Without encouragement and support, they either drop out of the faith or become nominal Catholics, coming for services only on special occasions. They do not have any real relationship with the Lord other than uttering some formula prayers that they had learned. Of course, when it comes to praying the scriptures, it is totally alien to them. They are easily swayed by the arguments of other faith denominations when challenged on the Church’s doctrines, as they are not able to explain what they believe. Unable to deal with the secularistic and relativistic views of the world, they fall easily into the snares that the world presents to them as sources of happiness in life, pleasure, money, power and status.
Indeed, negligence will lead to indifference and then hostility. We find this situation happening before our very eyes but many of us chose to turn a blind eye to this reality. We know that many young people leave the Church after the sacrament of confirmation. Without ongoing formation in their faith, how can they ever grow in maturity in faith? Without being involved in the Catholic community, who can give them support, especially for those who come from non-Catholic families?
Why are we indifferent to the stark reality in the Catholic Church? Why is it that we cannot feel with the sadness of God and with Christ for those who are lost?
Firstly, it is because we cannot identify with the pain, the suffering and the loneliness of our fellow Catholics. We cannot feel with them in their struggles. Some feel marginalized and rejected, especially those with same sex orientation, those who are divorced and those who are struggling with sins. They feel judged, condemned and ostracized. We do not empathize with them when they feel the absence of God or when they feel the community had abandoned them. Indeed, do we understand what it means to be lost and confused and rejected? We only need to put ourselves in the position of the lost sheep. How would the sheep be feeling, all alone, wandering, looking for direction home, and anxious over the wild animals hunting them for food? How would a young boy who lost his mother feel? Surely, we all have the experience of being lost and confused! And worst of all, there is no one who is willing to give us direction, to help us or to show us that they care.
Secondly, we do not feel with the shepherd who lost one of his sheep or the woman in today’s parable who lost one of her drachmas. When we lose something or someone whom we love dearly, it always brings us much pain and anxiety. So we can imagine how worried the shepherd must have been, and the woman as well. Those of us who have lost things know how frustrating it is when we cannot find them, especially when something is of great sentimental value. The drachma might not have been worth much in monetary value but in terms of beauty and joy, it is worth everything.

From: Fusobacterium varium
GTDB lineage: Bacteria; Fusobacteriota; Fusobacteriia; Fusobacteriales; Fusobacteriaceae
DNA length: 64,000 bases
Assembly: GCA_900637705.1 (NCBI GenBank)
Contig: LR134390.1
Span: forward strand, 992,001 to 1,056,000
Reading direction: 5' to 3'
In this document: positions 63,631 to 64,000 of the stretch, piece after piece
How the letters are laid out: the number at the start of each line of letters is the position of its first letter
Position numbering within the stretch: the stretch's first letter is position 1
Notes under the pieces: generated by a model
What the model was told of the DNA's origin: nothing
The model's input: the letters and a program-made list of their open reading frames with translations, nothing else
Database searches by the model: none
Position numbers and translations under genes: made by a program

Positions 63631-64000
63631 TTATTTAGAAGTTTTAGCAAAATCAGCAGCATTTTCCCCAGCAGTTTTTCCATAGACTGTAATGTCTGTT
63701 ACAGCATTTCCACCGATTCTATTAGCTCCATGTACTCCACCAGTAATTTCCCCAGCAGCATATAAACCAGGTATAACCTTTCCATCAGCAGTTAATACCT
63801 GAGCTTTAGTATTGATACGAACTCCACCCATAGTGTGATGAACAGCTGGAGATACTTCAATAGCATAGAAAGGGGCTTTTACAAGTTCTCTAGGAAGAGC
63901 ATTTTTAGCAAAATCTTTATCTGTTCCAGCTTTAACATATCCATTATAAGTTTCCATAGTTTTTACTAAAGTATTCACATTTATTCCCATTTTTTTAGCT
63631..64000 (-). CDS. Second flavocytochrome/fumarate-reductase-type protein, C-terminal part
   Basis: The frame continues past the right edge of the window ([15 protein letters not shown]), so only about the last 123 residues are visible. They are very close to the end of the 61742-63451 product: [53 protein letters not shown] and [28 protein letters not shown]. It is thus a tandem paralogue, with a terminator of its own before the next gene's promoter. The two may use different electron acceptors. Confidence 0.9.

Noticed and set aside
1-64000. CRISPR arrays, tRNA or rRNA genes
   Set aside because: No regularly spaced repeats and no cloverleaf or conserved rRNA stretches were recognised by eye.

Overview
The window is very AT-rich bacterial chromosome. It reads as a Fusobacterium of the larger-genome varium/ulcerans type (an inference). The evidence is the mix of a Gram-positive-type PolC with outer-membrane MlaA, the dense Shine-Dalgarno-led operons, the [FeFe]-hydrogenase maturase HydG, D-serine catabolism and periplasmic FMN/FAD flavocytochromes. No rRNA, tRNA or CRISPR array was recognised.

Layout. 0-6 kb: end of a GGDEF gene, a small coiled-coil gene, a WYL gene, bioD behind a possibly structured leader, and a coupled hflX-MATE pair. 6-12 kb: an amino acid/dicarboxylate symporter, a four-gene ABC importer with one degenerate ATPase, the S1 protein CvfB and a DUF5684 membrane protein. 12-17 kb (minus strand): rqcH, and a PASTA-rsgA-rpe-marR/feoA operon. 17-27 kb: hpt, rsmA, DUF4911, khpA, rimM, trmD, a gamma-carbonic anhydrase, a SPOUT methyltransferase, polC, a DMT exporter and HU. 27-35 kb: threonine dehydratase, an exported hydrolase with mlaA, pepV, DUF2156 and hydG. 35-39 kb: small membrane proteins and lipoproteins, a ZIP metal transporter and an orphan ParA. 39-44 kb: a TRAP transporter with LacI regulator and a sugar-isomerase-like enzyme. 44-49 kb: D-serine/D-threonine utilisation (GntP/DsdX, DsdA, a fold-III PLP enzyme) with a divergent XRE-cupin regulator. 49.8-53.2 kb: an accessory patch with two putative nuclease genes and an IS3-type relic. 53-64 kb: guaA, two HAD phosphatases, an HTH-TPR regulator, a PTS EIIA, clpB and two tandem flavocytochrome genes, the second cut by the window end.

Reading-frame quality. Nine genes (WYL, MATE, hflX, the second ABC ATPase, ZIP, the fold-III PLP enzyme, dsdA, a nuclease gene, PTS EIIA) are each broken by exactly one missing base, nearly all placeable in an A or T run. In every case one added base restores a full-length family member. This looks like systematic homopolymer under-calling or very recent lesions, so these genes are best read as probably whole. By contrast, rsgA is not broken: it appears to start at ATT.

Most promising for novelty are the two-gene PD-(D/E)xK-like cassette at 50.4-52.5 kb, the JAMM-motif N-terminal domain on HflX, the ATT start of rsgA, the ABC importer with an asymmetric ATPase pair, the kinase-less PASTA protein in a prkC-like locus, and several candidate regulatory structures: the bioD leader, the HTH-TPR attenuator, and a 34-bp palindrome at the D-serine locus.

So if we have not done anything to bring back the lost sheep, it clearly shows that we do not know the heart of the Father and our Lord Jesus Christ. If we do, then we would quickly help to find the lost sheep as well. It is natural for us to love those whom our loved ones love. This is because we seek to do anything that can make our loved ones happy. If we love Jesus as we claim, then we should also be loving all our brothers and sisters; especially those who have left us and are lost in their faith and direction in life. To do nothing to bring them back to Jesus means that our love for Jesus is not sincere. We only love ourselves and what Jesus can do for us, not what we can do for Jesus.
Thirdly, we do not make our brothers and sisters our own. Our mentality is that they are not ours. They belong to Jesus and so it is not our responsibility. What if the one who is lost is our own child, would we not search for that child? Every parent loves his or her child. Even if there are twelve children, and if one is missing, the parent would feel anxious and look for the child till he or she is found. The truth is that we always give attention to the weakest. If a parent has ten children and one is weak because of illness or physical mobility, it is natural that the parent would give that particular child more attention, not that the others are not important but that child needs more help. So too, when there are wounded sheep, lost ones, confused and led astray, these are the ones we have more responsibility towards rather than just taking care of only the healthy and strong ones. Sadly in our community, we tend to care only for those who are active and neglect those who do not contribute to the church or do not come because they do not add value to our lives. We cut them off like dead branches instead of attempting to reach out to them and help to revitalize their faith.
Today, the gospel invites us to go out and actively search for the lost members of our family. They could be your immediate loved ones, your friends, your colleagues or former members of your church ministry. With tact and compassion, we need to reach out to them, not so much to convert them but to give them the love of Jesus, to offer them the fullness of life and love in Jesus. They are seeking for true meaning in life. We who have Jesus can offer them the greatest of all gifts, faith in Him who is our life.